The Global Studies B.A. is an interdisciplinary liberal arts and sciences degree. It combines coursework in 11 departments and programs in the College of Arts, Humanities, and Social Sciences with a rigorous foreign language requirement, study abroad, and experiential learning in the form of internships and other extra-curricular activities. The collaborating departments and programs are: Africana Studies; American Studies; Asian Studies; Economics; Gender and Women’s Studies; Geography and Environmental Systems; History; Media and Communication Studies; Modern Languages, Linguistics, and Intercultural Communication; Political Science; and Sociology and Anthropology.
The main objective of the Program in Global Studies is to educate “global citizens” for the global century ahead. We live in a world that is increasingly interconnected - socially, politically, economically, and culturally. More than ever before, globalization requires UMBC graduates to be familiar with the world outside our borders and to understand the deep and ever-expanding links between their lives and those of people in and from other societies. The B.A. in Global Studies equips our graduates with the knowledge, language proficiency, and critical-thinking, conceptual, analytical, and writing skills that will allow them both to do well and “do good” in this world of dizzying change.
Global Studies students choose one of three tracks: Comparative Globalization Studies; Development, Health, and the Environment; or International Affairs. Majors are required to take the following courses:
Students also take four of the following courses.
These courses should be chosen on the basis of the student’s likely choice of track. See below for further information on the three tracks.
Upper-Level Electives (18 credits)
Students choose their electives from approved track lists. Students may also choose to earn three of their upper-level credits in a structured, track-related, semester-long internship or faculty-supervised independent study. Some 125 electives will be available to GLBL majors. A master list of courses approved for Global Studies appears on the GLBL webpage (globalstudies.umbc.edu).
***Please note: Because the Global Studies curriculum draws from 11 departments and programs, it is impossible to note all the prerequisites in this section of the catalog. It is the student’s responsibility to be aware of any prerequisites that may be required before taking particular upper-level courses. For example, upper-level courses in the Department of Economics typically require one or more prerequisites.***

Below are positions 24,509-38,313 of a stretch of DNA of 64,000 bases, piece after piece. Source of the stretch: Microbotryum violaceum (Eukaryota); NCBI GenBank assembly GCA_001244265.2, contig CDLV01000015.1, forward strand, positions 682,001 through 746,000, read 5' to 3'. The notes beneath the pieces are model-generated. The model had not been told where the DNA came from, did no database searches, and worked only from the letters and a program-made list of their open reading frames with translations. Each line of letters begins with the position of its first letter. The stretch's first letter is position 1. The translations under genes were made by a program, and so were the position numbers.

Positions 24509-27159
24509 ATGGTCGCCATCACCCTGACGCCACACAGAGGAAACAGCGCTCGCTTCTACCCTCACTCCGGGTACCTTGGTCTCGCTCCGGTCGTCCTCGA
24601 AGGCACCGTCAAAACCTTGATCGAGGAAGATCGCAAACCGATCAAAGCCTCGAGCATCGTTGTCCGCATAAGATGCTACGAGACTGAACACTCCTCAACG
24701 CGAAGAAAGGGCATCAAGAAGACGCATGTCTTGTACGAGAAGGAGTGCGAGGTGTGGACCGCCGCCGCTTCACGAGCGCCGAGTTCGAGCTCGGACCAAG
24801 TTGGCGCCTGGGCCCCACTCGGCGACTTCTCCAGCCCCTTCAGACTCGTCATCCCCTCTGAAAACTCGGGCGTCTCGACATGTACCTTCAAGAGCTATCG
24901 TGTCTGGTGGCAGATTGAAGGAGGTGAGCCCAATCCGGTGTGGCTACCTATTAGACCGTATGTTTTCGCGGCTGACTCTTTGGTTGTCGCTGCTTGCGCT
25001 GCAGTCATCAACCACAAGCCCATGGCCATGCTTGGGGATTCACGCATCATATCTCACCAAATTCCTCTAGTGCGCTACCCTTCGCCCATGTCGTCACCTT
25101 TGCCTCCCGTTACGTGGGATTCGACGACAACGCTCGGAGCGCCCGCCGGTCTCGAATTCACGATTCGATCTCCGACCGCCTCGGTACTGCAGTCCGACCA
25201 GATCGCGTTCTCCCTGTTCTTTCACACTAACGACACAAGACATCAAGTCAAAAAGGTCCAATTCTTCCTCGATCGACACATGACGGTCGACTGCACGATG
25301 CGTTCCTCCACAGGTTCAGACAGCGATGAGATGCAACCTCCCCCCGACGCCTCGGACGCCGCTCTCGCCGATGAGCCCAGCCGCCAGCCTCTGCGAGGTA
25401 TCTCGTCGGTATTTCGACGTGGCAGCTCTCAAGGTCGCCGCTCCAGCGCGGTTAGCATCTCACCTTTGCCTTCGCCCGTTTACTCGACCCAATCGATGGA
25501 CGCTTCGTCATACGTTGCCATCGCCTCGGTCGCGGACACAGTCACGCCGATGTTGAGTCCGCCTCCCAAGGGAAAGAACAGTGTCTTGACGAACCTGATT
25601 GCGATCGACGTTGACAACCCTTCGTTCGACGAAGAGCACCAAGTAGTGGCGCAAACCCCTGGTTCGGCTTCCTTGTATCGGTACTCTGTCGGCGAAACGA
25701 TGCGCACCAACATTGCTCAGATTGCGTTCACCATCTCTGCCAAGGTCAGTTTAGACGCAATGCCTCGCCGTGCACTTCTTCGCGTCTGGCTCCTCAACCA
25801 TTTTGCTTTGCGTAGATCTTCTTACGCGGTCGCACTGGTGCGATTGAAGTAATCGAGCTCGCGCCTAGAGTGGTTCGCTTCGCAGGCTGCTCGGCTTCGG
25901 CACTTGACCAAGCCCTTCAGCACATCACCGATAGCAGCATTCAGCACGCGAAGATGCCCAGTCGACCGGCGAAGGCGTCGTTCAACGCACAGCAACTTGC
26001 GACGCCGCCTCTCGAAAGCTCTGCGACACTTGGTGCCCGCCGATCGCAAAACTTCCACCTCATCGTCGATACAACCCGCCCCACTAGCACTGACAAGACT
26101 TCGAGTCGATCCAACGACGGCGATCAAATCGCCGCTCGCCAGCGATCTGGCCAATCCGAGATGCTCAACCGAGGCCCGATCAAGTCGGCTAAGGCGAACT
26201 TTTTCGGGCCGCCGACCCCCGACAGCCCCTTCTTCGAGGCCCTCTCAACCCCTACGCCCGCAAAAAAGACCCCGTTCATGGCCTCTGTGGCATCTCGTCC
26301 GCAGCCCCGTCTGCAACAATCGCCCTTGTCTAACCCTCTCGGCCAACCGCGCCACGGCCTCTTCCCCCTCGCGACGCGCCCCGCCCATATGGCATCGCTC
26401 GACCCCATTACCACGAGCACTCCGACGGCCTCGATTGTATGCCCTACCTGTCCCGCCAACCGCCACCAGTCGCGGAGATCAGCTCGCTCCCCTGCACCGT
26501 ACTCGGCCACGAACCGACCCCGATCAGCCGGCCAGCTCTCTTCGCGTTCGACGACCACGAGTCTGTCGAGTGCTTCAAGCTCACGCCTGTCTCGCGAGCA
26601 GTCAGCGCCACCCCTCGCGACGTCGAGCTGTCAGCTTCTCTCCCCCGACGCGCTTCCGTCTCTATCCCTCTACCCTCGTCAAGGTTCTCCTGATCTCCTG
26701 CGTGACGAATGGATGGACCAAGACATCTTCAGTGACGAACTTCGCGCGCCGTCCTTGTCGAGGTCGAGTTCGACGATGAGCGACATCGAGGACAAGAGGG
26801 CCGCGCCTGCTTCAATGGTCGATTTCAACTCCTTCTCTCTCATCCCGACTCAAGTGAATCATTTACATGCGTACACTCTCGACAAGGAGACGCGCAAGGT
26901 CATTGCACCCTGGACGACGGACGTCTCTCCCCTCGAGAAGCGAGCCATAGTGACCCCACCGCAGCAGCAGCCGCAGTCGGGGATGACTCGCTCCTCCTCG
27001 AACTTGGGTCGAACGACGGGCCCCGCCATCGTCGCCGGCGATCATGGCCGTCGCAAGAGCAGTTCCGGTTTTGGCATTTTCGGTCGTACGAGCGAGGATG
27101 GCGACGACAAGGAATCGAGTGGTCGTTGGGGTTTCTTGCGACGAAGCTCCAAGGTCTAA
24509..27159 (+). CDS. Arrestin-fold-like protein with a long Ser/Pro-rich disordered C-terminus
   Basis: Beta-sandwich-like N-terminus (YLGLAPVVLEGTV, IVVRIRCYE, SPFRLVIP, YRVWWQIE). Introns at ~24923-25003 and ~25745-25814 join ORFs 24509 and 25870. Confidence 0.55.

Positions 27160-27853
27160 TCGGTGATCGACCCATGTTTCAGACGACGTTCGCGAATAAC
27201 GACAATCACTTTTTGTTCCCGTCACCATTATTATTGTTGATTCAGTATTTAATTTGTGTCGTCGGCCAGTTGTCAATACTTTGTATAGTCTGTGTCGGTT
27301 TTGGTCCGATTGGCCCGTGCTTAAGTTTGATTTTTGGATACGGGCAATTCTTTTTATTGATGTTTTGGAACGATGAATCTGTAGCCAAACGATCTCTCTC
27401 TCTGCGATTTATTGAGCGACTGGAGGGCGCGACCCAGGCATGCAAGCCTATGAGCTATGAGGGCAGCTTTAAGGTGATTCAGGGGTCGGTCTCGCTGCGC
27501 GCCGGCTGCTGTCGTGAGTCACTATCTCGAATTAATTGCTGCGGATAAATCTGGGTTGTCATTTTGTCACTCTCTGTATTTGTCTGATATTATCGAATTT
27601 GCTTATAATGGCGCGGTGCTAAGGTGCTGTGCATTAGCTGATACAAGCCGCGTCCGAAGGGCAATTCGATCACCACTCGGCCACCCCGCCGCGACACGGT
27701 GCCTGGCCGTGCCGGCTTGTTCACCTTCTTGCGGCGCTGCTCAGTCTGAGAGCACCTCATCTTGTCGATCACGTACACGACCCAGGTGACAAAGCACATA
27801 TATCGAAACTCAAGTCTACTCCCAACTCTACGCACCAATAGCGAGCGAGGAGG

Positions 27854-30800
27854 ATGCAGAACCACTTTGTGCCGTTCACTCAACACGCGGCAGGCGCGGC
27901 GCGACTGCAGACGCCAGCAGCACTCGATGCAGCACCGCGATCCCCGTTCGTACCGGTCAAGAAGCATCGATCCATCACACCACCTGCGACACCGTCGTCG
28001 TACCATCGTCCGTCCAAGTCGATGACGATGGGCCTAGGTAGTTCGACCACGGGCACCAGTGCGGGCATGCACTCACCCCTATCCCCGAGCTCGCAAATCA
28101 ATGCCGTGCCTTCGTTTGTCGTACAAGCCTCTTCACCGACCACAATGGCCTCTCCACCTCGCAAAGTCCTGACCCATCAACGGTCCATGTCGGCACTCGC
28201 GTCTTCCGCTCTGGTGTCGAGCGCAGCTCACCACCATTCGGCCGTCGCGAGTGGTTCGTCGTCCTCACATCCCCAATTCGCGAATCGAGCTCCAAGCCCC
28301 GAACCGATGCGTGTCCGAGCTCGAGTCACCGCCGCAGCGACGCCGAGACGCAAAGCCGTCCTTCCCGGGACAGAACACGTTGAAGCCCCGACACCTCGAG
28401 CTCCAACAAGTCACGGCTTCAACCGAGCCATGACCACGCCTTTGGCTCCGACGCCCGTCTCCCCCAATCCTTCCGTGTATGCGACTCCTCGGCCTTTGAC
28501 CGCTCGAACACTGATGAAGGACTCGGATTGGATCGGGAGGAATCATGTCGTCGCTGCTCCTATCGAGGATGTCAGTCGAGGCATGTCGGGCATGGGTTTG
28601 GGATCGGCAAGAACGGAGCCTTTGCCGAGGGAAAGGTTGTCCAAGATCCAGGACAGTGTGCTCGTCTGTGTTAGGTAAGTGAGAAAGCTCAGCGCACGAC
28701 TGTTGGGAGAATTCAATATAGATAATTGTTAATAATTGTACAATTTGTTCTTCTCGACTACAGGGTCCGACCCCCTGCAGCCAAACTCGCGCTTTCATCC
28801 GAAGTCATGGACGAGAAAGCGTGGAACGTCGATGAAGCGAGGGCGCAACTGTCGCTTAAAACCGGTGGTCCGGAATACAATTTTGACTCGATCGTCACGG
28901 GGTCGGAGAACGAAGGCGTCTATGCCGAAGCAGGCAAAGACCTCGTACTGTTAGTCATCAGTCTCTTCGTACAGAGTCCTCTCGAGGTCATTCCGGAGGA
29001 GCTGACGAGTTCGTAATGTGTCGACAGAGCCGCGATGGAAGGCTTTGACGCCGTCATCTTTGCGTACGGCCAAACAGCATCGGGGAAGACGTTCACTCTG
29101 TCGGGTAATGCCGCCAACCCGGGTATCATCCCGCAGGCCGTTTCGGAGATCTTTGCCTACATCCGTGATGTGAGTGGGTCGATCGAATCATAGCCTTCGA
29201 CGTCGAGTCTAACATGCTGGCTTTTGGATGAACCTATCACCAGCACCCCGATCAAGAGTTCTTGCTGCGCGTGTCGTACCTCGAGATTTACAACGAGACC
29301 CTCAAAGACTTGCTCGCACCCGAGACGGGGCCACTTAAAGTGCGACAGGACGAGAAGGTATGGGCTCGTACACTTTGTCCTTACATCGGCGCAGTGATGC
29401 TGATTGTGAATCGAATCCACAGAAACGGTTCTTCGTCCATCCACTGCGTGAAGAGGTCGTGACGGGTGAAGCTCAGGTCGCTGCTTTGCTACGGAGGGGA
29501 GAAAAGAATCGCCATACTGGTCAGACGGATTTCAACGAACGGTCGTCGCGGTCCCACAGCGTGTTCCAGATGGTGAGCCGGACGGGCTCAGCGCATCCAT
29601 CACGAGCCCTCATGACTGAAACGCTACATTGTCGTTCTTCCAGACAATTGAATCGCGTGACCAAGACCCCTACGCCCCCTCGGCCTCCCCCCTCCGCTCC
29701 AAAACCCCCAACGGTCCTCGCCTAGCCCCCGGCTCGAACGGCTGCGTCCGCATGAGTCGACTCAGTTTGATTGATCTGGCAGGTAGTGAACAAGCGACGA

Students are required to acquire a significant second-language capability, defined as courses or proficiency through the 302-level in a language other than English. If UMBC does not offer courses through the 302-level in a student’s chosen language, the student may meet the requirement through another institution.
GLBL majors are required to study abroad, except under compelling mitigating circumstances (e.g., work or family obligations). Students in such circumstances may seek a waiver of the study-abroad requirement. If a waiver is granted, the student will be expected to undertake a GLBL-related applied experience (such as an internship with a not-for-profit organization whose mission is to assist in the settlement and acculturation of immigrants and refugees.) Whether or not they study abroad, majors will be expected to pursue GLBL-related internships. With permission, and as appropriate, one three-credit internship may count as one of the student’s upper-level electives.
Development, Health, and the Environment
Development, Health, and the Environment prepares students to identify and analyze the challenges and opportunities posed by economic development and globalization, and the goals of improving human health and sustaining the environment. Sustainable development involves enhancing the quality of life for the human population, protecting the environment, and meeting the growing needs of people today without reducing the ability of future generations to meet their own goals. This track embraces economic, environmental, and social sustainability as well as anticipates and addresses major trends such as climate change, natural resource depletions, food scarcity, and urban expansion. Recognizing the interconnectedness of the global economy and the desire of those in developing countries to improve living standards, development that is sustainable will involve changes in the developed world as well.
Students in this track must complete
Four Additional Core Courses
- Four additional core courses (from the list of Global Studies core courses, above).
Six Courses from the Following List of Track Electives.
Students must also complete six courses from the following list of track electives. Five of the six courses must be at the 300-400 level.